It’s a subject that’s never far from the headlines, yet it’s full of quiet, almost unknown corners. Justin Chon’s Blue Bayou takes us inside an aspect of immigration which is probably unfamiliar to UK audiences but is no less heart breaking. And has echoes of one of our own scandals. Windrush.
Antonio (Chon, who also writes and produces) considers himself an American. His Korean immigrant mother gave him away so he was raised by white parents and, despite a troubled past and some time in jail, he’s managed to turn his life around and works as a tattoo artist in New Orleans. He’s settled down with Kathy (Alicia Vikander) and has become step-father to Jessie (Sydney Kowalske): money may be short, his mother-in-law may not like him, but family life is good. The discovery that he wasn’t legally adopted turns everything upside down. The law says that people of immigrant descent without paperwork are not guaranteed citizenship, no matter how long they’ve been residents, and Antonio faces being deported.
The system tears families apart and there’s little or no chance of appeal. A handful of people who’ve been deported or are awaiting a decision put in brief appearances at the end of the film to reinforce the point and the injustice. It’s the tip of the iceberg. And it’s not subtle. But nor is the issue itself or the film. There are times when it feels like being on the receiving end of an emotional sledgehammer – the blows are faster and more frequent in the final stages of the film – yet it’s hard not to be affected by the humanity of the underlying story and the sight of one solitary man fighting against the system, even if his methods are sometimes questionable.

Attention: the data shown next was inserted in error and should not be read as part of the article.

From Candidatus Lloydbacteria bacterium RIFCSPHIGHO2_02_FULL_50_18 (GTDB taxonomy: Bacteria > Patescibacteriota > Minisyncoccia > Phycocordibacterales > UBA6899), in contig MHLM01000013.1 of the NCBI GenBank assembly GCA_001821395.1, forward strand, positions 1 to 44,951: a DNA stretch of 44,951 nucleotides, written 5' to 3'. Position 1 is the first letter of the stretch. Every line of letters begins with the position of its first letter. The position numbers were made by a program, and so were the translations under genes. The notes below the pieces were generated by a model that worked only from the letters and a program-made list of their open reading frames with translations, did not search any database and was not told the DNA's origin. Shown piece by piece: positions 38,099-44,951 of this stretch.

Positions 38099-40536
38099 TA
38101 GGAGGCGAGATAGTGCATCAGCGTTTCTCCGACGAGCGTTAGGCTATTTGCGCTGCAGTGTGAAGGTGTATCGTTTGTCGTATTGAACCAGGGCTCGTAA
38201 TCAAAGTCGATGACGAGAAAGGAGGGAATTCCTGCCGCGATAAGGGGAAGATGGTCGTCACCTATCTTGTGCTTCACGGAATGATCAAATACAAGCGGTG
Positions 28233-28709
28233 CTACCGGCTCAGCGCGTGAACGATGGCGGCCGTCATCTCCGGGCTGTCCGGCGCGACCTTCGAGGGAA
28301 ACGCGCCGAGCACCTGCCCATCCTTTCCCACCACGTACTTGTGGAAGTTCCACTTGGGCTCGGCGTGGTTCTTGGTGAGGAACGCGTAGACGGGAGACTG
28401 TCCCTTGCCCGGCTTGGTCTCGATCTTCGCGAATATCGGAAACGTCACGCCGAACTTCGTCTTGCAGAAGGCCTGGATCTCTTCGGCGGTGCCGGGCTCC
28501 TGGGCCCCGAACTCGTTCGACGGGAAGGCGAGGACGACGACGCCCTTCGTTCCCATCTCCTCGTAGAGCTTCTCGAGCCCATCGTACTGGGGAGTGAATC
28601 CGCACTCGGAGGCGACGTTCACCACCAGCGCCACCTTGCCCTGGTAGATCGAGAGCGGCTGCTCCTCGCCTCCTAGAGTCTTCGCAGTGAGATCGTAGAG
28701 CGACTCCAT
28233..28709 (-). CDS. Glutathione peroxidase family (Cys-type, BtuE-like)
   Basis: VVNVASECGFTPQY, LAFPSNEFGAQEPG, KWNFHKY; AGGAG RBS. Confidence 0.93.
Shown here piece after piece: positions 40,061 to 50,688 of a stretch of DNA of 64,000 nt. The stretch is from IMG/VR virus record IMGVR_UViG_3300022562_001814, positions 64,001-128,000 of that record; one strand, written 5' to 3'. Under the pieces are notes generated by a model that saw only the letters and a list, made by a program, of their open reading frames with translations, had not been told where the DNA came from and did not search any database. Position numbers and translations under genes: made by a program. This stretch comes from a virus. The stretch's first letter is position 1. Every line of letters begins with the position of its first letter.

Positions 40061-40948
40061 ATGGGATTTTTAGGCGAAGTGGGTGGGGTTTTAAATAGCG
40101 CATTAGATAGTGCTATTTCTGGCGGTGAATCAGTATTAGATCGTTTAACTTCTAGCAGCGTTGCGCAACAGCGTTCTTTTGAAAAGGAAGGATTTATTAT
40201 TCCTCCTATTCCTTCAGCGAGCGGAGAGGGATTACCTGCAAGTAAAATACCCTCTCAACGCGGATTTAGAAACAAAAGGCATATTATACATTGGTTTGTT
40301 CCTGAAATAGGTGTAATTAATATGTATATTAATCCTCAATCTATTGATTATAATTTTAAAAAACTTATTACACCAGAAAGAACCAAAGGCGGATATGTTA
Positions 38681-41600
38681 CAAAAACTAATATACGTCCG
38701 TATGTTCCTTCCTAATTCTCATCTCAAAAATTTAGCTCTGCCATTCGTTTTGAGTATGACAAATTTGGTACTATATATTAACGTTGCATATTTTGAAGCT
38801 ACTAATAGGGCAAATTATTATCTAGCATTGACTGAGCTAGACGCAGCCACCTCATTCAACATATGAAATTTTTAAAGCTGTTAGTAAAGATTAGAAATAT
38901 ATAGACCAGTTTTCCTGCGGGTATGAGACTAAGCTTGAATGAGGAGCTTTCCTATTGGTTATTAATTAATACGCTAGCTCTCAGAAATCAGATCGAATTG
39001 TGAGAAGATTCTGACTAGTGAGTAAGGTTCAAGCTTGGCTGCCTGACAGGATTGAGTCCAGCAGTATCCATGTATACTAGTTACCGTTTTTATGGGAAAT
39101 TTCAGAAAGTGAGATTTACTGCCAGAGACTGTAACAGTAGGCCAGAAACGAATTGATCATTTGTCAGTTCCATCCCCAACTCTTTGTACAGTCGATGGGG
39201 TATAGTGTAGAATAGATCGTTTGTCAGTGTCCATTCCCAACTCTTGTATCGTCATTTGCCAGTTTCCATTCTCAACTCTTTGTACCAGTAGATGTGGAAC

When it hits the mark, however, its aim is true. Initially, it looks like Jessie’s estranged father, cop Ace (Marc O’Brien), is the villain of the piece, setting the legal ball rolling that could split up Antonio’s family. Desperate to see his little girl – she’s not keen – he allows himself to be influenced by his racist partner Denny (an unrecognisable Emory Cohen). His lightbulb moment has, like the rest of the film, little in the way of nuance but that his character isn’t put into a neat box is a welcome change. The opening scene, which sees Antonio applying for a job in an effort to earn more money – there’s a baby on the way – gives the film a powerful opening, with the off-screen interviewer’s voice laying bare the racism that he faces, despite considering himself an American. The strength of that scene is in its simplicity.
Chon has his hands full with the project, but it doesn’t show in his performance, a likeable guy trying his best but fighting the system and his own painful past. His scenes with the appealing Kowalske paint a convincing father/daughter picture, but it’s Vikander who stands out, vulnerable yet strong and giving one of her best performances. And her karaoke version of the song of the title is one of the film’s best surprises. While it’s moving and sheds light on an important subject, however, Blue Bayou all too often treats its subject with a heavy hand. But you could say the same about the law.
Drama | Cert: 15 | Universal Pictures | Cinemas, 3 December 2021 | Dir. Justin Chon | Justin Chon, Alicia Vikander, Sydney Kowalske, Marc O’Brien, Emory Cohen.